Sugars (%) Minimum 3% in fresh weight (10% in DM)
Free nitrates (DM) >1,000mg/kg in fresh weight
NDF (% DM) 38-42%
DM (%) 18% at mowing

30% for clamping

35-45% for baling

[1] Take control of silage quality by pre-cut grass testing | Lallemand (lallemandanimalnutrition.com)

[2] 4 tips to get timing of grass silage cutting right – Farmers Weekly (fwi.co.uk)

Top tip:  If the free nitrate level is too high then, even if the NDF has reached the right stage for cutting, hold off cutting for a short while to avoid a negative impact on the fermentation process.

Consider the number of cuts

The number of cuts is very specific to each farm and its aim for quality and yield, so a multi-cut system may not be suitable for all farms. Think about the farms’ overall objectives, milk contract, silage plan, field locations and length of ley when considering how many cuts to take.

It can be tricky to get the nutrient balance right throughout the season but keep in mind that silage making and fertiliser programmes should always match the grass varieties on-farm and the desired number of cuts.

If you require assistance before or during silaging this year, contact your local on-farm specialist.

TIME4GRAZING – Feeding cows at spring turnout

Feeding dairy cows at spring turnout

With silage currently costing approximately £1.50 per percentage of dry matter (DM) to produce and grass costing considerably less, assessing the quality of grass before and after turnout and using the findings to accurately inform forage and concentrate rations will help improve milk from grass this spring.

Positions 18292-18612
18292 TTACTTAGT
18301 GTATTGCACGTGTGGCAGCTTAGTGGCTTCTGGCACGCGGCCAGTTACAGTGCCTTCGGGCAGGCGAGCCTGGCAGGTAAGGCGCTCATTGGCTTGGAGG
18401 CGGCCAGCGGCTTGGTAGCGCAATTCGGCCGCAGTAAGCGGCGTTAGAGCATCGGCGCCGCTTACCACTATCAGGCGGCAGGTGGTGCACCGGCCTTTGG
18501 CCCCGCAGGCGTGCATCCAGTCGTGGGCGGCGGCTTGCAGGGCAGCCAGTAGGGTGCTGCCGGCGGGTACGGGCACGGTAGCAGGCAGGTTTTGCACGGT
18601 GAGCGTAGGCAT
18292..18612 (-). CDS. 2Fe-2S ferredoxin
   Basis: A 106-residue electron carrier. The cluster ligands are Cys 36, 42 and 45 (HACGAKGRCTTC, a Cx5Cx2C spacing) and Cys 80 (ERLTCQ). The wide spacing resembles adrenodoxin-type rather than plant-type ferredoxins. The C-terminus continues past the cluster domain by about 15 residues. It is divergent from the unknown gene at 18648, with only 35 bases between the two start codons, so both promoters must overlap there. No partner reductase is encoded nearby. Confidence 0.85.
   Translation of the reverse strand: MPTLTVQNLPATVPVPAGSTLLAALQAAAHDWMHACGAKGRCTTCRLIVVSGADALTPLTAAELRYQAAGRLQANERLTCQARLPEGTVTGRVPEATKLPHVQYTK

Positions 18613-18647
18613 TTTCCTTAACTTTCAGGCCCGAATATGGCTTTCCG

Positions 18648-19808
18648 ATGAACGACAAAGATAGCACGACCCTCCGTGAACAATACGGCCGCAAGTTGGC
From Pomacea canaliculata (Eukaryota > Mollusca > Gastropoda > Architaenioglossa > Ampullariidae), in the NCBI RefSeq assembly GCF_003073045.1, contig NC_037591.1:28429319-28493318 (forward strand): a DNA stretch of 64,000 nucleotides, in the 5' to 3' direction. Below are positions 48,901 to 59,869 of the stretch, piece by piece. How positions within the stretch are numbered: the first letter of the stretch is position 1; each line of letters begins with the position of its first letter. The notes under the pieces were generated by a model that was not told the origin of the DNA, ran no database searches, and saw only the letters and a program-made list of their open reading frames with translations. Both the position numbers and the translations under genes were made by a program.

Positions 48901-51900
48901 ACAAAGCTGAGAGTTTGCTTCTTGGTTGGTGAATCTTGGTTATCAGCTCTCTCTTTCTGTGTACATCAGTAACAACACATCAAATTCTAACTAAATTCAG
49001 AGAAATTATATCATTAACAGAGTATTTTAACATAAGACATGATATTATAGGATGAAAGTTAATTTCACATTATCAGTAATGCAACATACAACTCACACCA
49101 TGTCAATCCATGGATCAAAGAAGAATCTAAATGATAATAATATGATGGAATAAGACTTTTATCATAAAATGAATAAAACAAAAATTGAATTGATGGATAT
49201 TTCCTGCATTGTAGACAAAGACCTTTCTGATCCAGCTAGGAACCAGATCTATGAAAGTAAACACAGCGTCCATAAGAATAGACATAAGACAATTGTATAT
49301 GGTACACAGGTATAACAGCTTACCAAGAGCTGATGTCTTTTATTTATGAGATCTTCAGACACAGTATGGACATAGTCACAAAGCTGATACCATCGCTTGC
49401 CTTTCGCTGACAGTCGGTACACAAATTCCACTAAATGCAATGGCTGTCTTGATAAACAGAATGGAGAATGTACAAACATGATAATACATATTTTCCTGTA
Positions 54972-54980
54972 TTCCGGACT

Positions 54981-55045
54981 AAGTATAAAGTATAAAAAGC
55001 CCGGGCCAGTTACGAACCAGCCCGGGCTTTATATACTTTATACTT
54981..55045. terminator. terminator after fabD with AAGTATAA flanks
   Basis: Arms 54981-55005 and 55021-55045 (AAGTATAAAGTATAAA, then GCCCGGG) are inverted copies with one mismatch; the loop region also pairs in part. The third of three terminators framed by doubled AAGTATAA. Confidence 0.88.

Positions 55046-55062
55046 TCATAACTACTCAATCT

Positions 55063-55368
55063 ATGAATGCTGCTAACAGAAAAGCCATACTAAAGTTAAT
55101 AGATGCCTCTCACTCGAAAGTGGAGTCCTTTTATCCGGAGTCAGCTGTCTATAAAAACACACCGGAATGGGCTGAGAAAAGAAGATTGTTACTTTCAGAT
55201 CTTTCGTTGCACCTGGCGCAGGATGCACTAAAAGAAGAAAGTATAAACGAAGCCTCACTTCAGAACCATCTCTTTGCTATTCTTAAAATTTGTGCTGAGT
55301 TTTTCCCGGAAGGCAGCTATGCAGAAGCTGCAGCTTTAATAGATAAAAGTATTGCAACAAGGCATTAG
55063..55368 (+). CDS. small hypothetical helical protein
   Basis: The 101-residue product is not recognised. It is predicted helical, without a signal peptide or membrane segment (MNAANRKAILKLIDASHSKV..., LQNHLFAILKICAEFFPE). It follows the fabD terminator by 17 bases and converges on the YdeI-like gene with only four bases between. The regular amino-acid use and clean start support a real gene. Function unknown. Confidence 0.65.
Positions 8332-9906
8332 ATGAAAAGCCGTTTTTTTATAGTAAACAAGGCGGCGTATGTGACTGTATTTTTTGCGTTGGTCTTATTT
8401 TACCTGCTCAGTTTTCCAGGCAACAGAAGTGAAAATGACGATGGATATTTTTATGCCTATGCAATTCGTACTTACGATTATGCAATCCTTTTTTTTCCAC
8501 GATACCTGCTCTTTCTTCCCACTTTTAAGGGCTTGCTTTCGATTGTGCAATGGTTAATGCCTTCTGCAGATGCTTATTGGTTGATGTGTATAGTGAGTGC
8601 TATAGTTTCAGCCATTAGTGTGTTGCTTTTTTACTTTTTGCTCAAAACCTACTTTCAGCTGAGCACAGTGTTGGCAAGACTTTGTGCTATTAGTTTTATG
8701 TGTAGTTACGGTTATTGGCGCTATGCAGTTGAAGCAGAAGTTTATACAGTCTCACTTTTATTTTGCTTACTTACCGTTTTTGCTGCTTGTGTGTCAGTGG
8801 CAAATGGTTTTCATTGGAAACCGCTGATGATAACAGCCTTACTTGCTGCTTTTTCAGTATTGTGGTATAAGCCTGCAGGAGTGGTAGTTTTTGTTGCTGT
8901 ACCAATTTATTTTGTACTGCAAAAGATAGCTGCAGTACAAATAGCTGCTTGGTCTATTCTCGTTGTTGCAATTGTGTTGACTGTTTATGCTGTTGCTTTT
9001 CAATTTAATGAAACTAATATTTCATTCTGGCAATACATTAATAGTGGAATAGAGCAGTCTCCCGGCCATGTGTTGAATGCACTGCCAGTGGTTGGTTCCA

Balancing diets at turnout to prevent milk yield, butterfat levels or cow health from being affected needs to be a priority. Make sure you take the following steps to avoid these issues:

Analyse grass prior to turnout

Before spring turnout, it’s a good idea to call your local on-farm specialist to conduct grass analysis to help establish the potential milk from grazing to ensure optimum milk yield and quality are achieved.

Once an accurate estimate of milk yield from grass is obtained, dairy diets can be accurately balanced with concentrates and forage. Carr’s Billington can help with this using their DietCheck™ rationing programme.

Grass should be sampled between every two and four weeks after turnout and diets adjusted accordingly throughout the grazing season for two reasons:

  • If too much milk is produced from grass or if grass quality isn’t adequate, cows will lose condition to maintain their predicted milk yield